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ASU professor accused of sexual misconduct placed on paid leave

Lawrence Krauss, co-chair of the Bulletin of Atomic Scientists Board of Sponsors poses with a graphic image of the "Doomsday Clock" a during a news conference, Thursday, Jan. 14, 2010 in New York. The Bulletin of Atomic Scientists adjusted the clock from 5 to 6 minutes before midnight. The clock tracks the threat of a global cataclysm. (AP Photo/Mary Altaffer)

PHOENIX — An Arizona State University professor who was accused of sexual misconduct and inappropriate behavior by multiple women over the last decade has been placed on paid leave.

Lawrence Krauss was placed on leave and was prohibited from campus “in an effort to avoid further disruption to the normal course of business as the university continues to gather facts about the allegations,” according to a university statement.

The statement continued to say that the university “initiated a review in an attempt to discern the facts surrounding these claims” that began before a BuzzFeed News article detailing the allegations was published last month.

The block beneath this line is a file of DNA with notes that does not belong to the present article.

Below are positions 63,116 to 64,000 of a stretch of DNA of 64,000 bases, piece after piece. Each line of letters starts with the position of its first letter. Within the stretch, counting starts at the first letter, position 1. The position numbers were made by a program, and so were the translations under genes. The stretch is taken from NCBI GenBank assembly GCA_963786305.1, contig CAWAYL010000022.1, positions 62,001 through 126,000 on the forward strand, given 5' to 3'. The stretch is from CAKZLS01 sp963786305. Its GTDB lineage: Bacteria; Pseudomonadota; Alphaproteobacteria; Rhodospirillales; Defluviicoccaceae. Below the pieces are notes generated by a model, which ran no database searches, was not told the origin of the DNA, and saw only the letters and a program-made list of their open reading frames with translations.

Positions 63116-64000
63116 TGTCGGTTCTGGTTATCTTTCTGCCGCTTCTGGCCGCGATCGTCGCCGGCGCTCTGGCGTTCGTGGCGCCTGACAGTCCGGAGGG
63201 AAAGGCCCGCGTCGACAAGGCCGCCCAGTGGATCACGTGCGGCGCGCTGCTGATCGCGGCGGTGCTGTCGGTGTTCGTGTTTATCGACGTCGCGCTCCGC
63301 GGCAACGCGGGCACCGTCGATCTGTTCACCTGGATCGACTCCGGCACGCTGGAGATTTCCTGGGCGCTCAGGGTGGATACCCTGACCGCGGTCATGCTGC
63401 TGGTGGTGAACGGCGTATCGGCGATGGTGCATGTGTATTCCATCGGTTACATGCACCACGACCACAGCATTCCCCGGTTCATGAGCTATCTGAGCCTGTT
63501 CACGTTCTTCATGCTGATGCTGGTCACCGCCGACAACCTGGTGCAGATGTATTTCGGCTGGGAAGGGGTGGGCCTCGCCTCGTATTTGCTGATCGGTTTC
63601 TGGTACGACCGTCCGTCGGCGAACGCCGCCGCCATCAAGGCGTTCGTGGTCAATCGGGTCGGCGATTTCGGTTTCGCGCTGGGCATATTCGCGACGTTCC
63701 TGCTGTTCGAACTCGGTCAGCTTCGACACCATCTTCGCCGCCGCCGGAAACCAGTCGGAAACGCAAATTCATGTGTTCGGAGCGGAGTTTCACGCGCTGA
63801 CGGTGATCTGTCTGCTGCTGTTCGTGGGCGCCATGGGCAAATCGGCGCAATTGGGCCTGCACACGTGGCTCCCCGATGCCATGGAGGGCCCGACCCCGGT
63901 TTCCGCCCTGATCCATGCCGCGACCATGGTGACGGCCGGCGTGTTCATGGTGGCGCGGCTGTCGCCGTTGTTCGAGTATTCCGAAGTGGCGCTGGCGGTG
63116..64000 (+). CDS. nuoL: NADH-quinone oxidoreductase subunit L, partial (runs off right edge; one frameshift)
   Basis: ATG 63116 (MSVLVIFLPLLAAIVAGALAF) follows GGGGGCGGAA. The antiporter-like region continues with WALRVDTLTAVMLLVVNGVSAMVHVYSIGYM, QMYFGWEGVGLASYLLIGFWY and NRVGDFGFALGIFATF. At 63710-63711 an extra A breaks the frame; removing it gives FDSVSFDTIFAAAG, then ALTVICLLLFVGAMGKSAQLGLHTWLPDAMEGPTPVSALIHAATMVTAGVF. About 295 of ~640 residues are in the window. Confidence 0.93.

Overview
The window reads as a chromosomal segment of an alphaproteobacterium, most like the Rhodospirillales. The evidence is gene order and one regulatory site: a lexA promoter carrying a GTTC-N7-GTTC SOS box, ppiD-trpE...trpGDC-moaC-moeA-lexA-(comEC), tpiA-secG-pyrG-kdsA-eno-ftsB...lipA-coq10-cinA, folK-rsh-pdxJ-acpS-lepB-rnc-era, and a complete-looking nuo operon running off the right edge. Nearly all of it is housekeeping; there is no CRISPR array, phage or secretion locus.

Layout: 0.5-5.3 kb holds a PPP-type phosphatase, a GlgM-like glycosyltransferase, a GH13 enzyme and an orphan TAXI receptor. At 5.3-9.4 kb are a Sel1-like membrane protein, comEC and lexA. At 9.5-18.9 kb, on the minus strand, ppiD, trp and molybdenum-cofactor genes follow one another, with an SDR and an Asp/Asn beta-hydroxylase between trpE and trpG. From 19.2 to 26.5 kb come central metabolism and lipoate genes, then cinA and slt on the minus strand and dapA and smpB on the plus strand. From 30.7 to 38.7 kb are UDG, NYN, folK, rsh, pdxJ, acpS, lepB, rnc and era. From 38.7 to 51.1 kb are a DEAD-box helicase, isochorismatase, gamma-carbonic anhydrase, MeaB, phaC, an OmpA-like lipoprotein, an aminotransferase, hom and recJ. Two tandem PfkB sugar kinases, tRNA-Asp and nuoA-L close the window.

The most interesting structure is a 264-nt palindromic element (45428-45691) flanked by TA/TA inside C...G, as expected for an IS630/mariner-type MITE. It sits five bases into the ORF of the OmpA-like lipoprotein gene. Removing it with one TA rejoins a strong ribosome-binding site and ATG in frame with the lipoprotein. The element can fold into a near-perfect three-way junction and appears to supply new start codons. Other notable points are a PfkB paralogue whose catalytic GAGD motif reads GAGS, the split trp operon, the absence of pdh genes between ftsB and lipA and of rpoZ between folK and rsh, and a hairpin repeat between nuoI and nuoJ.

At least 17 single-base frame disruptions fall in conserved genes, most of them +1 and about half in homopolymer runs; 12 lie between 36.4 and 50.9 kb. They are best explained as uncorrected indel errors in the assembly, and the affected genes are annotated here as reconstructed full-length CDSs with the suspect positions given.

The review is ongoing and “no further details will be released until the review process is complete,” the statement read.

Allegations against Krauss span over last decade

The allegations against Krauss, a foundation professor at the university’s School Of Earth and Space Exploration, first surfaced in a BuzzFeed News article last month.

The article said the professor was accused of “groping women, ogling and making sexist jokes to undergrads, and telling an employee at Arizona State University that he was going to buy her birth control so she didn’t inconvenience him with maternity leave.”

In a statement released last month, an Arizona State University spokesperson said the school had not received any complaints about Krauss from students, facility or staff members.

“The university encourages anyone in our community who has concerns about interactions with faculty, staff or students to report those concerns,” the statement read.

“The university provides multiple reporting options, including through the Office of Student Rights and Responsibilities, the Office of Equity and Inclusion or by calling the ASU Hotline.”

Krauss also recently resigned as chairman of the Bulletin of Atomic Scientists’ board. In a letter, he denied the claims, calling them “incorrect,” and argued that BuzzFeed was “provided with abundant counter-evidence that was ignored or distorted in their story.”

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